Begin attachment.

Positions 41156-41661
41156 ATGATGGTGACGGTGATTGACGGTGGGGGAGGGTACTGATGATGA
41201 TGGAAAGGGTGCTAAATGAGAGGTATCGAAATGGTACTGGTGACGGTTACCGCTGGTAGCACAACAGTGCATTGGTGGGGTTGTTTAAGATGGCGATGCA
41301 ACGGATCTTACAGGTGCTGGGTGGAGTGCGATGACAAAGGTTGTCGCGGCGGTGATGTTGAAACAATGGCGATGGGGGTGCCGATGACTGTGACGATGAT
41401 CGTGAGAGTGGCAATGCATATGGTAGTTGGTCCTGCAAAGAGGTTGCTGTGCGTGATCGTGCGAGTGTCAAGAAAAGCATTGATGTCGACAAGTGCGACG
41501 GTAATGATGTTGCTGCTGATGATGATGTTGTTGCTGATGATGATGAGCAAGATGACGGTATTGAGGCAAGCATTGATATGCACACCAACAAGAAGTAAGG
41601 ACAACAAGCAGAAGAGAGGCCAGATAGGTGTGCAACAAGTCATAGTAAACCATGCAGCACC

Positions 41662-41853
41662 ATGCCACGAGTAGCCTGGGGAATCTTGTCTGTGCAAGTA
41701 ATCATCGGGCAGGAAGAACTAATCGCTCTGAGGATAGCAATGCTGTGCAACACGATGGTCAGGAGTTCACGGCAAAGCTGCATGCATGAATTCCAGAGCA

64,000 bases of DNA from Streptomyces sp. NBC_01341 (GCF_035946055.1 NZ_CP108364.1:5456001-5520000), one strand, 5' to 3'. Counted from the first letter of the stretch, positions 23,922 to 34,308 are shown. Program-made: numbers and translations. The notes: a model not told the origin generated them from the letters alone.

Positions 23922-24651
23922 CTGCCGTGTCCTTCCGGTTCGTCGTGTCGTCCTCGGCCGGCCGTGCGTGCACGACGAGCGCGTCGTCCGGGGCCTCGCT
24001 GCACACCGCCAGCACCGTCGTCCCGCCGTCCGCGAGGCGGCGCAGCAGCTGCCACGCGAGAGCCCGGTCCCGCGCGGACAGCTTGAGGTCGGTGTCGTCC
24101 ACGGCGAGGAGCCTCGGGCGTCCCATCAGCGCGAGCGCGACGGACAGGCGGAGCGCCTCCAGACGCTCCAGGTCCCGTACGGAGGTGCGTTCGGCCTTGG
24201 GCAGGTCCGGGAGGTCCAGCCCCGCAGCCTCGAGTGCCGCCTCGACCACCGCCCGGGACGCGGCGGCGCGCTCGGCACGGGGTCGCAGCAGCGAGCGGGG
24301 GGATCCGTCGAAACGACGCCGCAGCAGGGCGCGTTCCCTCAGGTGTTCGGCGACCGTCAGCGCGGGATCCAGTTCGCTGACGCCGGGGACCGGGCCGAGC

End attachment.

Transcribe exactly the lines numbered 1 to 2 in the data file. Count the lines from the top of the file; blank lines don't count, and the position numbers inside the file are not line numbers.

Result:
Positions 41156-41661
41156 ATGATGGTGACGGTGATTGACGGTGGGGGAGGGTACTGATGATGA